Have you ever had a hallucination? What was it like?

by Nathan Natas 82 Replies latest watchtower medical

  • Jeffro


    I was slipped something at a party once when I was a teenager (maybe LSD) and for years after I would have hallucinations when I slept.

    Years after? Probably not associated with the drink spiking. More likely a sleep disorder.

  • Scully

    I had a creepy experience one time while assigned to work in the nursery at the hospital. The room was packed with about 15 cots, each with a baby in it. One of my colleagues had asked me to bathe one of the babies in her care while he was in the nursery - his mother had gone for a shower and she didn't want to leave the baby unattended.

    So I set to looking around for this baby, checking the names on each bassinette, when suddenly I hear a male voice call my name. I turned around toward the sound of the voice, but nobody was there. However, right in front of me was a baby who was silently choking and gray in colour - it was the baby I was looking for actually - and I grabbed him and brought him to the resus area and started resuscitation efforts and then pulled the emergency alarm to bring more help.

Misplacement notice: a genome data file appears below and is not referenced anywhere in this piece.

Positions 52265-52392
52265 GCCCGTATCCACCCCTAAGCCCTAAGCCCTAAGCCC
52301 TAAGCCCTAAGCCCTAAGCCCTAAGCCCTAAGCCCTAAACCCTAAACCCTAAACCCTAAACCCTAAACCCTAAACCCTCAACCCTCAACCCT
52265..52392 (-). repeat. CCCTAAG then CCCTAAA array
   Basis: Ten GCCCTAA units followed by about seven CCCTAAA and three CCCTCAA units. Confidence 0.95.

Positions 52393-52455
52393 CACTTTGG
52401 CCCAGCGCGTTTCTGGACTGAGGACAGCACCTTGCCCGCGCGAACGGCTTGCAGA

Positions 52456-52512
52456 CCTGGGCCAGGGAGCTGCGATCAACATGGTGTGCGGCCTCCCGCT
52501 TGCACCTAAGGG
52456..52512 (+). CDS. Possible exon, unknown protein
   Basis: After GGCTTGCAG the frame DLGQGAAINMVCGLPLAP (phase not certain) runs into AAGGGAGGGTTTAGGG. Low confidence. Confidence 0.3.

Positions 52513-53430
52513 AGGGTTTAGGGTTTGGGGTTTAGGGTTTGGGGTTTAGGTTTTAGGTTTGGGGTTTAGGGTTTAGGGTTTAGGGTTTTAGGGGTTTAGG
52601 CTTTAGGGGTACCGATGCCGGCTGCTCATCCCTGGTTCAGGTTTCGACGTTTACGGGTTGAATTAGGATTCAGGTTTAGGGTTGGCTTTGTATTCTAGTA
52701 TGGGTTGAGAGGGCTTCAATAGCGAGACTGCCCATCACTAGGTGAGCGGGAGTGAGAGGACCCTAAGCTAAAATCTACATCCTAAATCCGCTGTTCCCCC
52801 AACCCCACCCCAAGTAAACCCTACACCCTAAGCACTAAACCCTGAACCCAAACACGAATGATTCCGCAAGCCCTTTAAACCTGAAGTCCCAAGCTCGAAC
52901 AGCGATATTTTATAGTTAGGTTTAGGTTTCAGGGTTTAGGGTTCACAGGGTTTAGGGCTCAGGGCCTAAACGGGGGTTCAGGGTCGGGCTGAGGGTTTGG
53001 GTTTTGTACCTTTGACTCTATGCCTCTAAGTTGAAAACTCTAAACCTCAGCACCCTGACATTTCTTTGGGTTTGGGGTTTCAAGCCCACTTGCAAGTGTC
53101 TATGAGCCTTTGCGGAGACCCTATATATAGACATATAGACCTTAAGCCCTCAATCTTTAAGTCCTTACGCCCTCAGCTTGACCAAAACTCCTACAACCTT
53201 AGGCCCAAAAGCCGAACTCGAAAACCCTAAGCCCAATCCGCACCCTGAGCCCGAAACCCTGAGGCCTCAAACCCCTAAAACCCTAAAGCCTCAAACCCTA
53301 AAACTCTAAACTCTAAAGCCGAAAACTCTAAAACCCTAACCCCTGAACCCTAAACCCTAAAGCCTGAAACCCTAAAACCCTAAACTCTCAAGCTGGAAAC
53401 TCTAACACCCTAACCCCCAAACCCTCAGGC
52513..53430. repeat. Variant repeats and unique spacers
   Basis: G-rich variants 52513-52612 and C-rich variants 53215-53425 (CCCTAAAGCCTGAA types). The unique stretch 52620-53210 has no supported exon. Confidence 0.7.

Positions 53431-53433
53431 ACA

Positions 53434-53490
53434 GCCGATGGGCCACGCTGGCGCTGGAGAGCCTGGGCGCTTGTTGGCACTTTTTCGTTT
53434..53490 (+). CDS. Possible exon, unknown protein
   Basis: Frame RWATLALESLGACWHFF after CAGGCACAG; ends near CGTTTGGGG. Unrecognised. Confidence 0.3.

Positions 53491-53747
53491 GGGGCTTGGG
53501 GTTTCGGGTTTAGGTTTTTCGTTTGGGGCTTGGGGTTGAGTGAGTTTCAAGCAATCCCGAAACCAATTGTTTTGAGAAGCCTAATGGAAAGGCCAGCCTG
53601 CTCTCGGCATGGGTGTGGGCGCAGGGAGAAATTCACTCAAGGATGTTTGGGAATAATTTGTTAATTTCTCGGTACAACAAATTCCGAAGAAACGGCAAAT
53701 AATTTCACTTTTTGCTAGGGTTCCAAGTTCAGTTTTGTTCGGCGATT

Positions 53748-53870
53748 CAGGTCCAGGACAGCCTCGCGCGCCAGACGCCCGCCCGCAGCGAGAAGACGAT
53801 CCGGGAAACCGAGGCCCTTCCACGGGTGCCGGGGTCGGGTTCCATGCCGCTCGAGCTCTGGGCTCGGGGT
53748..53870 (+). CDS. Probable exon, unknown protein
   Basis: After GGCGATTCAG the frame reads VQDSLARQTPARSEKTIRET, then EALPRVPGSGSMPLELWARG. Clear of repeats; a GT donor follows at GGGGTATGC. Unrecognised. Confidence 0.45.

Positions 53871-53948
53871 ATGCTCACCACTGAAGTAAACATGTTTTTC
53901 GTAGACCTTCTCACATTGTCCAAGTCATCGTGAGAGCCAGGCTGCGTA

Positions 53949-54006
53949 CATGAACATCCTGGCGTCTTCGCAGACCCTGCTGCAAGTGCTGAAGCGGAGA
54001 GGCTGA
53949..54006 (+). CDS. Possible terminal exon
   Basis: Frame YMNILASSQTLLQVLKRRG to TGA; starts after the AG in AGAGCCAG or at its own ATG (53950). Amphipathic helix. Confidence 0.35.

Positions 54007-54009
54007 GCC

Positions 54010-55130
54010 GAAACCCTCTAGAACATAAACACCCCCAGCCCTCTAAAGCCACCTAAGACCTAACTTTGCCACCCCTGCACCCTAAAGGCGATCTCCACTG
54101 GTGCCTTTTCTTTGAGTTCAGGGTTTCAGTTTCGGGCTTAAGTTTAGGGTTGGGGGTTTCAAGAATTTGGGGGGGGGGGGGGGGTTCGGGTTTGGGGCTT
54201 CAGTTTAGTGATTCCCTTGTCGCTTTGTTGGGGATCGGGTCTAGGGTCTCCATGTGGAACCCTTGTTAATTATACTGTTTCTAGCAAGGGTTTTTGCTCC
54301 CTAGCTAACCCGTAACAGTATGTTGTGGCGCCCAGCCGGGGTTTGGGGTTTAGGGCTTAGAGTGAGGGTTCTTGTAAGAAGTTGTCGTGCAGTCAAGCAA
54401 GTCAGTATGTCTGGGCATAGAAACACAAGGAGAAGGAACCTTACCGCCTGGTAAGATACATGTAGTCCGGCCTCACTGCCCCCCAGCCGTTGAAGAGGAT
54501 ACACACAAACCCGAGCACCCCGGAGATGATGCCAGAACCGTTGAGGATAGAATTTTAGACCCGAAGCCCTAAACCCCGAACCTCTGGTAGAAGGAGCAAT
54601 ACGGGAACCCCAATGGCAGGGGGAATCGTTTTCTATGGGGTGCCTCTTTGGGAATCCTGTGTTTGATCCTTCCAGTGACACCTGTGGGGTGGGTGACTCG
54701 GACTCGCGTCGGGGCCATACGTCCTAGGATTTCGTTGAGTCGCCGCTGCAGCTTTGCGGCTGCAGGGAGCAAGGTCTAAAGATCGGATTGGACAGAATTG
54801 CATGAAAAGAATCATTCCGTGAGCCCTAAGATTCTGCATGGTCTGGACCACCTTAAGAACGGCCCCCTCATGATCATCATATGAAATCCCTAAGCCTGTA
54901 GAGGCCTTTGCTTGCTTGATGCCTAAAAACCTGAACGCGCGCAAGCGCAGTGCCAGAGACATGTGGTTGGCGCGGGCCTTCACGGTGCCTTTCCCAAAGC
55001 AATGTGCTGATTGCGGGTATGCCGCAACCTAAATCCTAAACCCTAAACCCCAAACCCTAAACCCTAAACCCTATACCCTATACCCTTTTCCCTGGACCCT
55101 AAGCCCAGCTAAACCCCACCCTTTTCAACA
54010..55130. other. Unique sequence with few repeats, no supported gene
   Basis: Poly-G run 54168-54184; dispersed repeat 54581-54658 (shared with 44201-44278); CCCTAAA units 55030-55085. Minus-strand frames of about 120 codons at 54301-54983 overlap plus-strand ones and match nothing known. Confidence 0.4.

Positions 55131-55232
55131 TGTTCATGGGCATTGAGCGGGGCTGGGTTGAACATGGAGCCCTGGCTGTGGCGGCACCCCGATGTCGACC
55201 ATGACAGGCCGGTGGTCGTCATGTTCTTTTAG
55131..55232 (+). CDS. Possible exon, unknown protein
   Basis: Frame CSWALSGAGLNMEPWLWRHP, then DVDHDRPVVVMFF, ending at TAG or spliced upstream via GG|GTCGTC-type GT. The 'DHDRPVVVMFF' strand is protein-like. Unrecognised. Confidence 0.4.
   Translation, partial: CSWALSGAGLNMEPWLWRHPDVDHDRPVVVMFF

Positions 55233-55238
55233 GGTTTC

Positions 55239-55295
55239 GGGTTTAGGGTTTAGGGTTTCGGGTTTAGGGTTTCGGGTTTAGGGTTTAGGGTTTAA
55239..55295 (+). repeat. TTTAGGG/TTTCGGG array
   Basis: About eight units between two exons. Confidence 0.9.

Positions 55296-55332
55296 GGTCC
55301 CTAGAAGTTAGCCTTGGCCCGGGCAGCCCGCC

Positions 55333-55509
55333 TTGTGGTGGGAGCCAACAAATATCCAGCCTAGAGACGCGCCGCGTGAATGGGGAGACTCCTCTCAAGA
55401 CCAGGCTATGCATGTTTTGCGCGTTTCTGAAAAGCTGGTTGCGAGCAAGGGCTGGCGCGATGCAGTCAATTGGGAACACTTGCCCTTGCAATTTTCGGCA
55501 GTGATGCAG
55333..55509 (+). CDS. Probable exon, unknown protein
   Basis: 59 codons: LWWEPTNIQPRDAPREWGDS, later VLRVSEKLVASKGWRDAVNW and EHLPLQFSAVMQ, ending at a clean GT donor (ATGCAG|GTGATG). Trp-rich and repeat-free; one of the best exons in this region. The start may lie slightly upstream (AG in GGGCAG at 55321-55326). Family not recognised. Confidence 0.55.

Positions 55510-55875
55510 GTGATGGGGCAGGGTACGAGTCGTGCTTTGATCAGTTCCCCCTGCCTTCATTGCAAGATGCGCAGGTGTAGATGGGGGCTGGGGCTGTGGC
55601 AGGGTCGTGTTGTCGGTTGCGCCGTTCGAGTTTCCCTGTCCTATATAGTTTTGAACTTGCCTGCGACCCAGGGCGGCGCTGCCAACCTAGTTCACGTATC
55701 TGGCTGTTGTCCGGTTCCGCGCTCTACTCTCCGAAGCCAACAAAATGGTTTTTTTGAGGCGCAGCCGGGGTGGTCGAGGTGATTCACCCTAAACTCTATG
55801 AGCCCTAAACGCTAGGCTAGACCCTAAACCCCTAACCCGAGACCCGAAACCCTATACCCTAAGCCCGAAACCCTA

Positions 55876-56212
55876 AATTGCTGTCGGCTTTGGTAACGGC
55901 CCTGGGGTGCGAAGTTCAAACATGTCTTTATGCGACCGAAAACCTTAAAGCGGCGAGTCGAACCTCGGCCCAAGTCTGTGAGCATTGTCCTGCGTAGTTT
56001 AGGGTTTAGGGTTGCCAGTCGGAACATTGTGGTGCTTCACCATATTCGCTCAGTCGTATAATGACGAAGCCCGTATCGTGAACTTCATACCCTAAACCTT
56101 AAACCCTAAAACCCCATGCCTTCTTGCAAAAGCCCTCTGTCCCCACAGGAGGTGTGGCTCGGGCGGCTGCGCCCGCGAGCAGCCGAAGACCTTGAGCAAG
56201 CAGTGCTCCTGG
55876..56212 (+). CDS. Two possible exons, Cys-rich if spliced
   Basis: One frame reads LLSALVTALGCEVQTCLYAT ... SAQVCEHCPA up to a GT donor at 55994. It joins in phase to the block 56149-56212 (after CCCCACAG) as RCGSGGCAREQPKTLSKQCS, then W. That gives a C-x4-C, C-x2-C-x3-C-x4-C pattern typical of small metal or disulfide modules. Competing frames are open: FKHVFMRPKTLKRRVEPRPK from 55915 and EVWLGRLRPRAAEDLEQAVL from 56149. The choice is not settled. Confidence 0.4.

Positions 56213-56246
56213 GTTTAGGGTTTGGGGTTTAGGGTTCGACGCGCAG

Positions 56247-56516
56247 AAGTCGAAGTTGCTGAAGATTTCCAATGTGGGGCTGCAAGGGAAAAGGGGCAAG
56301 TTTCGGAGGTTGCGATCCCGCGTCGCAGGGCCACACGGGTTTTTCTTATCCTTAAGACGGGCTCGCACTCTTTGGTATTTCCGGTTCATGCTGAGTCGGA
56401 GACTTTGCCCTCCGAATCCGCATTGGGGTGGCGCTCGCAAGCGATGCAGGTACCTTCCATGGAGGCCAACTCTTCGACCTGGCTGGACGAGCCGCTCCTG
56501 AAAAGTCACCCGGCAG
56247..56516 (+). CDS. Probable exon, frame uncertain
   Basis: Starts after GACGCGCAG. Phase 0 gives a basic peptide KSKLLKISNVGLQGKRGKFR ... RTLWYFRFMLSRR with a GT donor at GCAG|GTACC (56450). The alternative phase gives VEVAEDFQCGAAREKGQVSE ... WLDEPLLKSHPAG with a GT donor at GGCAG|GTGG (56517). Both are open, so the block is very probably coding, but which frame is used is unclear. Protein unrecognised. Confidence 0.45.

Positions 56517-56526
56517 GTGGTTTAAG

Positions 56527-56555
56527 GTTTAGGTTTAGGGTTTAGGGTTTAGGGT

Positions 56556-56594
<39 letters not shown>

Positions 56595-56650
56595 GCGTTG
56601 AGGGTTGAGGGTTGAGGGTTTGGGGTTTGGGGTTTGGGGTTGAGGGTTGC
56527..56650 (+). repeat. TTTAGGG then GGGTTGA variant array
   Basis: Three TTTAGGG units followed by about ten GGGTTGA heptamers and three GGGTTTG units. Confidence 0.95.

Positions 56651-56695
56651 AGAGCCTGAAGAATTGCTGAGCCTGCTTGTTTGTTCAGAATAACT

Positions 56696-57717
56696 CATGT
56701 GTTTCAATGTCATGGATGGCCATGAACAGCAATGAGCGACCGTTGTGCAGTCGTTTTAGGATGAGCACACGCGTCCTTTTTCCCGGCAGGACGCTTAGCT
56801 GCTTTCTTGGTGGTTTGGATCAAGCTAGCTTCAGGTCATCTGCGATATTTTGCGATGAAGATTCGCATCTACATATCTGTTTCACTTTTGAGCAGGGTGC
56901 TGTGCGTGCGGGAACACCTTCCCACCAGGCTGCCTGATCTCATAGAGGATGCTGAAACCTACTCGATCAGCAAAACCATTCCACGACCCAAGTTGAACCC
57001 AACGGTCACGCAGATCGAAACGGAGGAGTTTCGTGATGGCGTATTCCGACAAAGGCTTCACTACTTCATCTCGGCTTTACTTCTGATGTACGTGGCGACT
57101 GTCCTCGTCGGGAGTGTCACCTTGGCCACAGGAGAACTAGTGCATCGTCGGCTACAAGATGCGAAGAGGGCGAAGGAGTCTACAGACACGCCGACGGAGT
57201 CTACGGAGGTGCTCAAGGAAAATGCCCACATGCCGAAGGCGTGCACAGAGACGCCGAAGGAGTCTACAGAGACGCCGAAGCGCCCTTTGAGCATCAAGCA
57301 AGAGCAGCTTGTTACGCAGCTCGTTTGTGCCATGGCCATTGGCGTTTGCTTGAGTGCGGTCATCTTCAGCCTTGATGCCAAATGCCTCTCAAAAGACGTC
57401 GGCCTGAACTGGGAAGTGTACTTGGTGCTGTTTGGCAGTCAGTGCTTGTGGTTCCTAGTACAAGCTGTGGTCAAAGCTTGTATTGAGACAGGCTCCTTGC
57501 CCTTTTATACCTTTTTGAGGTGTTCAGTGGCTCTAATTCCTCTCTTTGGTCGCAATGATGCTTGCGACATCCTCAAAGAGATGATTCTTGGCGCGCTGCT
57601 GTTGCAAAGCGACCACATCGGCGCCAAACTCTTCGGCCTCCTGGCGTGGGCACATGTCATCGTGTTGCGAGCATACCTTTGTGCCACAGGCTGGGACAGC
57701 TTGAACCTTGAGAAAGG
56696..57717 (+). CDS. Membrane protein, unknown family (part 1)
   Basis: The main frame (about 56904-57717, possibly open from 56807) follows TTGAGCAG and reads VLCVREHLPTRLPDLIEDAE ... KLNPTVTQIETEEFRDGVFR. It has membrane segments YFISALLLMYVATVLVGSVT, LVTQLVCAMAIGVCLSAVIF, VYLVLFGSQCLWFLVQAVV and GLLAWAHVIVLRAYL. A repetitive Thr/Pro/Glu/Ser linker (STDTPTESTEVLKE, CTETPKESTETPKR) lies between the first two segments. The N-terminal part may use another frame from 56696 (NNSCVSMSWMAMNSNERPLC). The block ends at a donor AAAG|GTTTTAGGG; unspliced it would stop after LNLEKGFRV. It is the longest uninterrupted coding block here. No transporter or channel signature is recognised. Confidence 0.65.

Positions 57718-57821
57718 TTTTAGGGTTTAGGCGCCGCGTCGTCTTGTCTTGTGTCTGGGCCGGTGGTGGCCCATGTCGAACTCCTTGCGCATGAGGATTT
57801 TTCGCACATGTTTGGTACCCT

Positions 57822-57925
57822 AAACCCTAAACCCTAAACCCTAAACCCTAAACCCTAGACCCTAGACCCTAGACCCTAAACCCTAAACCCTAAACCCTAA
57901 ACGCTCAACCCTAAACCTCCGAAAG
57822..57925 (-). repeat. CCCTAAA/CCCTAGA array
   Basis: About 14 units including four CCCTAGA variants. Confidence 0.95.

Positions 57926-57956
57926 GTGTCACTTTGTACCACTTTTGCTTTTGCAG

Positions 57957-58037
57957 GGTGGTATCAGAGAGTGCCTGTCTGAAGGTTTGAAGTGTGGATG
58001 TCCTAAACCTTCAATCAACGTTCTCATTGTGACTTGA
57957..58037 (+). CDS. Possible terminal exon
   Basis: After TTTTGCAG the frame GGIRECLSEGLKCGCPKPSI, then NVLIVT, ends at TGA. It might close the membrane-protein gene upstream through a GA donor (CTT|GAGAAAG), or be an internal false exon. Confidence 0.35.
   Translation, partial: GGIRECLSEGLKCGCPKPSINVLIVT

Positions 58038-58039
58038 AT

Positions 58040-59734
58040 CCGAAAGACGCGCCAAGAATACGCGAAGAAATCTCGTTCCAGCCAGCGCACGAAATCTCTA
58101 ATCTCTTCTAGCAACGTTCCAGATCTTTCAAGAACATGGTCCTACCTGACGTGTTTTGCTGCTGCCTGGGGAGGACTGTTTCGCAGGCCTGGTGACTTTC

That was probably 13 or 14 years ago. I was still a sort-of believer at that point in time and it gave me the heebie-jeebies, as did a lot of other weird stuff that happens at the hospital. Now, I'd probably ascribe it to the fact that I had been working a string of nights and still had young children who needed my attention after school, so I was quite sleep deprived.

  • Nathan Natas
    Nathan Natas

    JeffT asked, " Are asking with or without chemical involvement?"

    Either. If you want to be judged, NewYork44M might be available.